City State: Morning Roundup

The days of allowing developers to “land bank” on D.C. property without building are over. Victor Hoskins, deputy mayor for economic development, joined a long line of D.C. officials who said they intend to clean up decades-old agreements that allow developers to sit indefinitely on tax-exempt and other below-market city property, reports Jeffrey Anderson of The Washington Times.

Jury selection resumes Tuesday in the murder trial of Brittany Norwood, the woman accused of fatally beating a co-worker — and then attempting to cover up the crime — at the Lululemon yoga boutique in Bethesda. On Monday, only a handful of potential jurors said they had not heard about the killing, largely because of the brutal nature of the attack in March and the twists and turns of the investigation. Miss Norwood, 29, is charged with first-degree murder in the killing of Lululemon store manager Jayna Murray, 30. Murray was found in the back of the upscale Bethesda Row store bludgeoned so severely that her spinal cord was severed. Miss Norwood was found tied up in the store’s bathroom. Opening statements are expected Wednesday, reports Andrea Noble of The Times.

Rep. Andy Harris might be the most unlikely beneficiary of Maryland’s new congressional map. The map, proposed by Gov. Martin O'Malley and approved last week by the Democrat-controlled General Assembly, will keep congressional Democrats safe in six of the state’s eight districts and give the party its best chance in two decades to unseat Republican Rep. Roscoe G. Bartlett. However, experts say the map could make Mr. Harris, a Republican, unbeatable in his 1st District, which covers the entire Eastern Shore and was redrawn this year to include more of conservative northern Maryland, reports David Hill of The Times.

Maryland’s Blue Ribbon Commission on Transportation Funding is expected to make recommendations Tuesday in Annapolis on how the state should try to raise about $800 million annually. The commission already has put together a handful of preliminary recommendations, including 5-cent increase in the state’s gas tax each year for three years, according to the Associated Press.

A 20-year-old arrested Sunday in the fatal shooting of a Maryland taxicab driver was under the care and custody of the D.C. Department of Youth Rehabilitation Services (DYRS), The Washington Times has learned. Rashad Slye, whose aunt is a youth-family team coordinator with the agency, was arrested Sunday and charged with first-degree murder in the slaying of the cabdriver, 40-year-old Domingo Ezirike, according to law enforcement and multiple DYRS sources, The Times reports.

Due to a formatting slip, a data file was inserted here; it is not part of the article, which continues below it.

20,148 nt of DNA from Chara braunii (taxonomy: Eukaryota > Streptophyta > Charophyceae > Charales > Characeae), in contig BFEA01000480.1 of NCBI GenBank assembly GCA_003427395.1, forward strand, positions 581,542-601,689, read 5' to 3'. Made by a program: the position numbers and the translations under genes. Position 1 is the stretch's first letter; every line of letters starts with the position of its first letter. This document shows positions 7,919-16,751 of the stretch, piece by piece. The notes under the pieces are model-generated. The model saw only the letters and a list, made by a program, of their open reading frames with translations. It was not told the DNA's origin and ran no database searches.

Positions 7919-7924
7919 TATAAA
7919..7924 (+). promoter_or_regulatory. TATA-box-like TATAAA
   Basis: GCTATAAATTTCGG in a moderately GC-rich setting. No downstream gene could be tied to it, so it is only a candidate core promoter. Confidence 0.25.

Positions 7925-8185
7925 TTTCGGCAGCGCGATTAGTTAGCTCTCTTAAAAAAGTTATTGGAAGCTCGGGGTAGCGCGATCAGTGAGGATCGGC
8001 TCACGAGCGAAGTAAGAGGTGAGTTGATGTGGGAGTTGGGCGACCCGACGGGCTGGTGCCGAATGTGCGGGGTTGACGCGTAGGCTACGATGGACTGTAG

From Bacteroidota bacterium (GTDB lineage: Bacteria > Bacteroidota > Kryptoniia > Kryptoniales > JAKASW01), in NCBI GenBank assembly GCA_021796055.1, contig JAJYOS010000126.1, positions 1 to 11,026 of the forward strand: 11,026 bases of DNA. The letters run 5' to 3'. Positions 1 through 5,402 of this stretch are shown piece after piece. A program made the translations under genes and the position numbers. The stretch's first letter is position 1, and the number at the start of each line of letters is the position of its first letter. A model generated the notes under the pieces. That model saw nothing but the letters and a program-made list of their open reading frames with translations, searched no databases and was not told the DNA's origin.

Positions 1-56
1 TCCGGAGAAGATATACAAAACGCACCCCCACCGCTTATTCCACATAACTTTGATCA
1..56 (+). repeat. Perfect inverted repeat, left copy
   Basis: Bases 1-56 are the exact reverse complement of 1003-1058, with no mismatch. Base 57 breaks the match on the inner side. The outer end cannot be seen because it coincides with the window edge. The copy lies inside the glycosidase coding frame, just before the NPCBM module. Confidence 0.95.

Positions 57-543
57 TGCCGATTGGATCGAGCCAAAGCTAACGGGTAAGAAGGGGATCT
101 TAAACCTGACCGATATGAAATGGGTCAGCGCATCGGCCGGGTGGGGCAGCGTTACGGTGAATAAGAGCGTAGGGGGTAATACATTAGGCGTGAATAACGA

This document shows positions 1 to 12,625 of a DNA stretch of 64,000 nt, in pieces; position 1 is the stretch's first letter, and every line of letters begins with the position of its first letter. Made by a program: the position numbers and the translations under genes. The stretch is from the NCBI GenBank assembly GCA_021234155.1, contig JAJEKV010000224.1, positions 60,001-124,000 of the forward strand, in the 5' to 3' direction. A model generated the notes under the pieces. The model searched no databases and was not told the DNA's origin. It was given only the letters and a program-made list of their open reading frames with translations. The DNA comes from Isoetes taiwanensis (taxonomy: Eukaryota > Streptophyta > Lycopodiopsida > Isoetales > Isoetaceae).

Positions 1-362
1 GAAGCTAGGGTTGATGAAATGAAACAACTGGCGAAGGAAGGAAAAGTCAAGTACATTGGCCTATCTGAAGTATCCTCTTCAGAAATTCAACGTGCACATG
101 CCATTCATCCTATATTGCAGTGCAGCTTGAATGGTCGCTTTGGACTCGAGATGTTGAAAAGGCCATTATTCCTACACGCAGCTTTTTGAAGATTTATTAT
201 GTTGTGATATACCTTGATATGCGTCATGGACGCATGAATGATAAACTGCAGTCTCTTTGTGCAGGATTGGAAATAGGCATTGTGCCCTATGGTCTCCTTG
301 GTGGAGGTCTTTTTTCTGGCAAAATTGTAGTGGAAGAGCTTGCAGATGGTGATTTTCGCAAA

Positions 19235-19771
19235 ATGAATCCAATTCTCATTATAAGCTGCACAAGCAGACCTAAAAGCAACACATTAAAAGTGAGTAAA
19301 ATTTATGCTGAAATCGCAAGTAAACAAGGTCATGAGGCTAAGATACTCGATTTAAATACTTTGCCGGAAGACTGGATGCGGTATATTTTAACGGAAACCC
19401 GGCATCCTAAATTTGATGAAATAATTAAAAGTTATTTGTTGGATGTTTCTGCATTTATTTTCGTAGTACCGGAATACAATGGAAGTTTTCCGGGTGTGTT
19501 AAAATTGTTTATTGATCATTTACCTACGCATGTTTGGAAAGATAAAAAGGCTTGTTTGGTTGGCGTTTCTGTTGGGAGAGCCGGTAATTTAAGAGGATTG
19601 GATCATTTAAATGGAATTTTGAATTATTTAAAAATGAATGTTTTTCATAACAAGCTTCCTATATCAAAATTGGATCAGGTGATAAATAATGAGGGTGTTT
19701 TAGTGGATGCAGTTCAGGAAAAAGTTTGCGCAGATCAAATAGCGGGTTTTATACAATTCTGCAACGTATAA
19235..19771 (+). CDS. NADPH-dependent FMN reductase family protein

As Virginia’s regulatory reach expands to include businesses such as tattoo and body-piercing parlors, the costs of doing business for barber shops and hair salons are rising as well. Laws that quietly moved through the state’s legislative process over the past two years increasing licensing fees went into effect last month. Now barbers will have to pay $140 for a license, up from $55, and license applications for barber shops and nail and hair salons increased from $90 to $225, reports David Sherfinski of The Times.

D.C. police are looking for information in a Sunday morning hit-and-run accident in Northwest that killed a 32-year-old man. The accident happened around 8 a.m., about two blocks east of the Shaw Metro stop, police said. Officers were called to the 1800 block of Sixth Street Northwest to investigate a report of a man down. They found an unconscious man lying on the ground. He was pronounced dead at the scene. Police identified the man as John Young Kim of Berkeley, Calif. According to the preliminary investigation, he was hit and dragged by a vehicle that left the scene, police told The Washington Post.

Former D.C. mayoral candidate Suliamon Brown will be in court Tuesday on traffic charges. Mr. Brown was arrested in September on charges of driving on a suspended Maryland license and failure to obey. He has accused aides to D.C. Mayor Vincent C. Gray of paying him and promising him a job during last year’s campaign to disparage then-Mayor Adrian M. Fenty. He worked in the Gray administration briefly before he was fired. His allegations are the subject of an ongoing probe by the U.S. Attorney’s Office. Brown was arrested last month and given a ticket for driving with a broken headlight. He said at the time that he didn’t know anything was wrong with his license, which he hadn’t changed to the District of Columbia, according to the Associated Press.

A book by Maryland’s only Republican governor in a generation is set to hit the shelves in December.  The Washington Post reports that Robert Ehrlich said in an interview Monday that his book, “Turn This Car Around: The Roadmap to Restoring America,” will be released on Dec. 6. Mr. Ehrlich says that the book signals his desire “to be relevant in the national debate” but that he has no desire to run for elected office again. BenBella Books, a boutique publisher, describes Mr. Ehrlich’s work on its website as “a call to action.” It says it “provides insightful suggestions to help resolve many of the issues in America.” Mr. Ehrlich lost a re-election bid last year to Gov. Martin O'Malley. He now works as a lawyer at King & Spalding in Washington.

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